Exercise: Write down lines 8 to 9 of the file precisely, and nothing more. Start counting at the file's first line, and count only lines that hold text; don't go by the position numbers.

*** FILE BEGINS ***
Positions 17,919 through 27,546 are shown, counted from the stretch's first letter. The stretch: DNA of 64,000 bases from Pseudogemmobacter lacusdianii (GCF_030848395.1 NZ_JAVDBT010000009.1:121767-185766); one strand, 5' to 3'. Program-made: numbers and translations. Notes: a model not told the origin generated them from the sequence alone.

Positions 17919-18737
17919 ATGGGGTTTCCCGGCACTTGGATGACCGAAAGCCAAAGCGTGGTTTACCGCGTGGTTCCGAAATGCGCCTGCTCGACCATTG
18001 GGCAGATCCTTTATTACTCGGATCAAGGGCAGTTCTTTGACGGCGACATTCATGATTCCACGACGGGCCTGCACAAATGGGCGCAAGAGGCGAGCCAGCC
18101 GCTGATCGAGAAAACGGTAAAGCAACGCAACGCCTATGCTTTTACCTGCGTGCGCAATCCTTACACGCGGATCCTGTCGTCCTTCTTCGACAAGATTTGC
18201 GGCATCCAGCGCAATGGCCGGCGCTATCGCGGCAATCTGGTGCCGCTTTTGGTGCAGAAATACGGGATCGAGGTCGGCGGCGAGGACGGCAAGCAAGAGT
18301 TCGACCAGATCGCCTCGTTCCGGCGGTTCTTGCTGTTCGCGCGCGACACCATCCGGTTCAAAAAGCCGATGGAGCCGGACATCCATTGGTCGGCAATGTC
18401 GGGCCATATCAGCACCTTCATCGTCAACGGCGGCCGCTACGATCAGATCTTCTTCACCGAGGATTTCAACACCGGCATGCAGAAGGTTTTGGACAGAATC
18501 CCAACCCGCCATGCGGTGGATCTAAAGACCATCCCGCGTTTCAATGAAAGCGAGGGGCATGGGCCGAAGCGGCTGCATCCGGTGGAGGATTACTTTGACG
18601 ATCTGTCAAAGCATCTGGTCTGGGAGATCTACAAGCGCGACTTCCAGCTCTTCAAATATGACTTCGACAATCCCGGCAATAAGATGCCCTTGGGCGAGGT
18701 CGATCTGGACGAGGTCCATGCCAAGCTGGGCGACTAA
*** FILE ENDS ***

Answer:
18401 GGGCCATATCAGCACCTTCATCGTCAACGGCGGCCGCTACGATCAGATCTTCTTCACCGAGGATTTCAACACCGGCATGCAGAAGGTTTTGGACAGAATC
18501 CCAACCCGCCATGCGGTGGATCTAAAGACCATCCCGCGTTTCAATGAAAGCGAGGGGCATGGGCCGAAGCGGCTGCATCCGGTGGAGGATTACTTTGACG